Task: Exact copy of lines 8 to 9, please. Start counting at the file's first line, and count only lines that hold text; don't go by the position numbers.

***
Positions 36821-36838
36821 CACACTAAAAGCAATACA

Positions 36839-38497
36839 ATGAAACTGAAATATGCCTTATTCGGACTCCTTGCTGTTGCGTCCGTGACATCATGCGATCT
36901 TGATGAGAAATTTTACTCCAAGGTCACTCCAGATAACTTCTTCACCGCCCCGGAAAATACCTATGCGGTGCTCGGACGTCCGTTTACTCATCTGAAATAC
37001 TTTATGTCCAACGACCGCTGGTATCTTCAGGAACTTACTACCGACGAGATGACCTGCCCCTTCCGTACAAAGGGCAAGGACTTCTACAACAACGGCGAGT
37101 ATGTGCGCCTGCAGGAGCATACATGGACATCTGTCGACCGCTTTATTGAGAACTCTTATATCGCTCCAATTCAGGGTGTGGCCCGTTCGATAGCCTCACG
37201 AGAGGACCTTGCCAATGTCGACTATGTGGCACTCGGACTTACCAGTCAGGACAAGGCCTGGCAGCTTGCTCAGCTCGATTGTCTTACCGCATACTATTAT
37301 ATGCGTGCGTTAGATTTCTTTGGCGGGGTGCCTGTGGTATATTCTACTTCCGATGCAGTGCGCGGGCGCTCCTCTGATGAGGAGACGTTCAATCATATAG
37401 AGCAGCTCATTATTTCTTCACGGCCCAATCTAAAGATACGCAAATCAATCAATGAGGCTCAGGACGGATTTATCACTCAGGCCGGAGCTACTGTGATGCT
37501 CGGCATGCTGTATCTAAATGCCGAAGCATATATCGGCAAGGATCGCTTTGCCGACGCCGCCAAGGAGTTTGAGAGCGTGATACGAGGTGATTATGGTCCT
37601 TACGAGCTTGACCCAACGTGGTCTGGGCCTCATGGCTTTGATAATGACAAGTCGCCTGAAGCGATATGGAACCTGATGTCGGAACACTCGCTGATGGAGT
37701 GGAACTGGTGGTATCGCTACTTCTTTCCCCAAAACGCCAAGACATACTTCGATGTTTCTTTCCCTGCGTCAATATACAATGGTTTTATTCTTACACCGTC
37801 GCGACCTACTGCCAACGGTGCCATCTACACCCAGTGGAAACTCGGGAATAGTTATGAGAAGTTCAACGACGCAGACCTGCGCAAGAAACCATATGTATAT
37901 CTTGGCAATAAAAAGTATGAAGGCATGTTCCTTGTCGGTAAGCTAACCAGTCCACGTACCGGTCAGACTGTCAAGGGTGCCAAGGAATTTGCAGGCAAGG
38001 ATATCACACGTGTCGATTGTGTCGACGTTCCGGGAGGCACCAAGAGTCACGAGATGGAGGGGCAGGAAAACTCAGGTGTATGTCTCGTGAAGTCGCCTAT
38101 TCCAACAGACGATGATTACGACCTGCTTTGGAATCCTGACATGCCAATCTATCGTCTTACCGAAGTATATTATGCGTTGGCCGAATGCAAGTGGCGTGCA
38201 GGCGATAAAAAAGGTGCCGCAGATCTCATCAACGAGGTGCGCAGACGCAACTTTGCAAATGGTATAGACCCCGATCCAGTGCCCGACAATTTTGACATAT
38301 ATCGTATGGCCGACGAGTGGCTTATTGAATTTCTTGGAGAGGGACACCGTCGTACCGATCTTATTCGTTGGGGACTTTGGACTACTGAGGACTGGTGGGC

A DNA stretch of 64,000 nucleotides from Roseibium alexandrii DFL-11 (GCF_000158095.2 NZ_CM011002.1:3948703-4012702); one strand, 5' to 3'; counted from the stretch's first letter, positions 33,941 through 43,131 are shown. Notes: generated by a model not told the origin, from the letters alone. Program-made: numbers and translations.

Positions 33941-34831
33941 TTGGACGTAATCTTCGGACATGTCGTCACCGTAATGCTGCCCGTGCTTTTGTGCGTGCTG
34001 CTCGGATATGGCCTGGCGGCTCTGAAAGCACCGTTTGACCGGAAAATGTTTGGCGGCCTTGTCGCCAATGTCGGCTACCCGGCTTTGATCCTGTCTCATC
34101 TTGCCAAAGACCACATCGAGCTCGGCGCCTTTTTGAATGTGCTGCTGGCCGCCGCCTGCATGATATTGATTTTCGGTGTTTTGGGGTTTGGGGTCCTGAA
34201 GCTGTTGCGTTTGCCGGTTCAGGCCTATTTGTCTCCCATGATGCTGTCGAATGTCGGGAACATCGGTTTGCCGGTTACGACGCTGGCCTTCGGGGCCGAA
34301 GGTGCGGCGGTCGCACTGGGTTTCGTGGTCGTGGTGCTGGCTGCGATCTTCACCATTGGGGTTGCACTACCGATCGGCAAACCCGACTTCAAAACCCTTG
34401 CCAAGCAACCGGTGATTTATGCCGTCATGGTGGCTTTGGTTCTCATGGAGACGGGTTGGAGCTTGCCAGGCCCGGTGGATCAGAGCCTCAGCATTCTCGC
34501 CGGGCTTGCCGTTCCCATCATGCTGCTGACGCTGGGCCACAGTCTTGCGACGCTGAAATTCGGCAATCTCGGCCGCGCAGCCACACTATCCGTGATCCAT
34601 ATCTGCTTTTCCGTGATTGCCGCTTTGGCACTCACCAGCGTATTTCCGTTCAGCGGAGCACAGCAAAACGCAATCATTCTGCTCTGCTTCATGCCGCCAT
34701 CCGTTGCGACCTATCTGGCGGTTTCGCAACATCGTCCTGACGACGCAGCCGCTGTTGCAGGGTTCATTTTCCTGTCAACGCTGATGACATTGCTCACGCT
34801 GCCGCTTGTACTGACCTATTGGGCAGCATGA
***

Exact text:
37201 AGAGGACCTTGCCAATGTCGACTATGTGGCACTCGGACTTACCAGTCAGGACAAGGCCTGGCAGCTTGCTCAGCTCGATTGTCTTACCGCATACTATTAT
37301 ATGCGTGCGTTAGATTTCTTTGGCGGGGTGCCTGTGGTATATTCTACTTCCGATGCAGTGCGCGGGCGCTCCTCTGATGAGGAGACGTTCAATCATATAG